• Do You Block?​ Does Your Partner?

    Couples who fight too much often do so because one or both partners are Blockers. Blockers have passive aggressive defenses against warmth and connection. Other terms for this style include being walled off, a love avoidant, or stonewalling. Blockers reject their partner’s teamwork mindset to solve problems, negotiate, or get close unless it’s on their terms. “My way or the highway” is the Blocker’s motto. They can block with disdain, disinterest or by shouting, but the end result is the same: disengagement.

    1. Surprisingly sensitive. Blockers experience their partners’ attempts at connection as being intrusive, needy, smothering, overwhelming, and demanding. Blockers admit that they block, but state that it is only to protect their peace of mind. “If she would just leave me alone for a while, I wouldn’t have to stay so distanced.”
    2. Creative. They block in so many ways. The silent type uses a tone, a glare, a huff, an eye roll. They are deaf, mute, gruff.  Some block with words and say things like, “Suck it up” or “So?” or “Let it go!” or “Not my problem.” They use the TV, their tablet, the newspaper, being too tired, too energetic. Anything can be repurposed and used to block.
    3. Evasive. Blockers have smooth maneuvers. They go to bed before or after their partner. They avoid sharing simple domestic routines like Saturday morning chores. Work is a block. They leave the house before breakfast and come home late. Play is a block. They have more weekends away without their partners than with, or more solo nights out than date nights. They also block by showing less interest in their partner than their partner has in them.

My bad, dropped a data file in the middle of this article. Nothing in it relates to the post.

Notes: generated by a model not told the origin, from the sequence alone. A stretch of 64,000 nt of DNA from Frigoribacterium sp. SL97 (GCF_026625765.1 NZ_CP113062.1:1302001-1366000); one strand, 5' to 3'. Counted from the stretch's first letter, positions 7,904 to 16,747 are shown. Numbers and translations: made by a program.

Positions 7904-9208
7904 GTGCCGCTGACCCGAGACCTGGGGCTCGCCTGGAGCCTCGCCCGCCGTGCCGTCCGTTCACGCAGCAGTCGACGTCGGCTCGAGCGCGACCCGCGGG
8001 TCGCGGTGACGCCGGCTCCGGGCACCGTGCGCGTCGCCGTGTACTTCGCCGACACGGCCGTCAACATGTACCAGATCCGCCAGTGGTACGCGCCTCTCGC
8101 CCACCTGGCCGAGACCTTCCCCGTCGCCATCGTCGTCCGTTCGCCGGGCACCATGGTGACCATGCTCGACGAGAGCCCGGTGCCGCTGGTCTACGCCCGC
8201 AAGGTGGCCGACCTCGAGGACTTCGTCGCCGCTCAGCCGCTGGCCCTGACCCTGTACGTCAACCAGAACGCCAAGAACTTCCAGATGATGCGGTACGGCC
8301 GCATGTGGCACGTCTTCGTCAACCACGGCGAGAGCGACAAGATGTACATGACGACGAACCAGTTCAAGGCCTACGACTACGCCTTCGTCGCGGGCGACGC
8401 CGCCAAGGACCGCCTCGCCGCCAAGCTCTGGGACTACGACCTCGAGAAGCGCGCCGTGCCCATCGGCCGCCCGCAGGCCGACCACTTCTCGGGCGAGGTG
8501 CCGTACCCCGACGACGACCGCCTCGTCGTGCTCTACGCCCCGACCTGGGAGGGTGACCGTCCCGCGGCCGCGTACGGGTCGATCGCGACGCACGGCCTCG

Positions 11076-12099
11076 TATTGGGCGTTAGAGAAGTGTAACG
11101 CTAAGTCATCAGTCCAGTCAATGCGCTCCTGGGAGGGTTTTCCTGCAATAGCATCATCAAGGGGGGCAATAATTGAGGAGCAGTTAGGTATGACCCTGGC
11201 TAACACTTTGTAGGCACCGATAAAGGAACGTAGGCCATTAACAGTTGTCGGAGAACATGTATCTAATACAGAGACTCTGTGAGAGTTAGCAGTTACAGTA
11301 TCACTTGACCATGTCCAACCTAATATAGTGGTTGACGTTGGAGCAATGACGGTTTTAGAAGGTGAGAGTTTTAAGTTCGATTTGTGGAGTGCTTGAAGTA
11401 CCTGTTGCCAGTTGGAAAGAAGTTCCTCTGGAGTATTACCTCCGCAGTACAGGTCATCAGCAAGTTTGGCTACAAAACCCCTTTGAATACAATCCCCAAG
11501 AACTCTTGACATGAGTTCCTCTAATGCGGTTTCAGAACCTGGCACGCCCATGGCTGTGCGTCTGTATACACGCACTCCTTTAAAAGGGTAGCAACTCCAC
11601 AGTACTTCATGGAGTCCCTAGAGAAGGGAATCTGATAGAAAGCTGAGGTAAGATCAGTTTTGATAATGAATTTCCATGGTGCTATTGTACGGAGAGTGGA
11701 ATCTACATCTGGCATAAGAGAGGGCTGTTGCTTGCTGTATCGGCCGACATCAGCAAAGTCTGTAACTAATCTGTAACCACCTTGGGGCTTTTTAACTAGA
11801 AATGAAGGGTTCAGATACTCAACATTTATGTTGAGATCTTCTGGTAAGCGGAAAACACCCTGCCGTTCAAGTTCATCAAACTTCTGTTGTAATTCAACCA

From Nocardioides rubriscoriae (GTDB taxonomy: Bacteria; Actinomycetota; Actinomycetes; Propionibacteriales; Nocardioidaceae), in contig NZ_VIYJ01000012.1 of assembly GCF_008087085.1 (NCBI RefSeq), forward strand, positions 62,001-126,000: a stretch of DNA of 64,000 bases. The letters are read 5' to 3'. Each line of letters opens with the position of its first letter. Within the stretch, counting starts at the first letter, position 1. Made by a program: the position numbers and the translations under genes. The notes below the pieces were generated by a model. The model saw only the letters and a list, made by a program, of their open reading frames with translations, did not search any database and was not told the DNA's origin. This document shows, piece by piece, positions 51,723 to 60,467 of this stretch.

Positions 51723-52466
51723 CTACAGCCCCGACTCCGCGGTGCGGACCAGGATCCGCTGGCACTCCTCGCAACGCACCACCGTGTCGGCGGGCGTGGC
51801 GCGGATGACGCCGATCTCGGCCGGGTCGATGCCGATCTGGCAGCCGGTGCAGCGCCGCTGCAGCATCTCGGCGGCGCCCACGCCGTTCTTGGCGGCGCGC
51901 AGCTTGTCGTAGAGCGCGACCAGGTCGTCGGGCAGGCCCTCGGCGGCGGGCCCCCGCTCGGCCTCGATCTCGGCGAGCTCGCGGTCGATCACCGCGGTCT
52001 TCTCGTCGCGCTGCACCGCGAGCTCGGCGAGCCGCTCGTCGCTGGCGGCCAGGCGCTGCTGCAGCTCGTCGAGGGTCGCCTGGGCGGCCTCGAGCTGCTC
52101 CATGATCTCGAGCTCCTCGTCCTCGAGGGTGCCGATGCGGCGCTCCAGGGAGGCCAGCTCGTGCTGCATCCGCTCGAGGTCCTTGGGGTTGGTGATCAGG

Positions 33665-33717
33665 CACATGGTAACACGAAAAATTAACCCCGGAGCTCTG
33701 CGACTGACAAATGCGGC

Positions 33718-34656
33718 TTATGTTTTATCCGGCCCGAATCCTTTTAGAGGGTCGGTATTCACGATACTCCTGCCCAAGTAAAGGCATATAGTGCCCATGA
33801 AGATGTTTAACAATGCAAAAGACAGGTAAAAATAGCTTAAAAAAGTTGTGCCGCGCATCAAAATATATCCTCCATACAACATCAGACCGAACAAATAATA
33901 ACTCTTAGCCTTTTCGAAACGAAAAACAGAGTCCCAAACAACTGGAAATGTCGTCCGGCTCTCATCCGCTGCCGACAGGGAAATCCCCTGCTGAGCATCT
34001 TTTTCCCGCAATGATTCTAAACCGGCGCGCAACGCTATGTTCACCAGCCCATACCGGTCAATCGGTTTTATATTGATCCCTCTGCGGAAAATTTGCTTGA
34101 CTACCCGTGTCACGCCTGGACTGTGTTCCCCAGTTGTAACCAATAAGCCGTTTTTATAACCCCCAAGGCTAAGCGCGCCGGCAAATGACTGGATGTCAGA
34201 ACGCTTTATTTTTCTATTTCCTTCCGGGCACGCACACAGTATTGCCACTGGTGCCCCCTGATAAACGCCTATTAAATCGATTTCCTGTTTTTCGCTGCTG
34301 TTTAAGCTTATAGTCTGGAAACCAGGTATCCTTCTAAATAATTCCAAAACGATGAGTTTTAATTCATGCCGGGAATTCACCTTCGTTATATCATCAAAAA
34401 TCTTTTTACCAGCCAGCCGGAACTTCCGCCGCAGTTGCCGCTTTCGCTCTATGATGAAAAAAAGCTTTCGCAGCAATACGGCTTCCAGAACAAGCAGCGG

4.  Naive. They are ignorant. Blockers have no idea how satisfying real intimacy can be or that they are missing out. And they don’t see a problem with their strategies. They are baffled about their partner’s anger. If you’re reading this and thinking, “Val must know my wife” or “Aren’t most men that way?” your partner may be a Blocker. Or if you’re thinking, “So what. Seems normal to me,’ then you may be a Blocker.

    With coaching, Blockers can learn bonding tactics that strengthen the relationship and still allow for their need for space.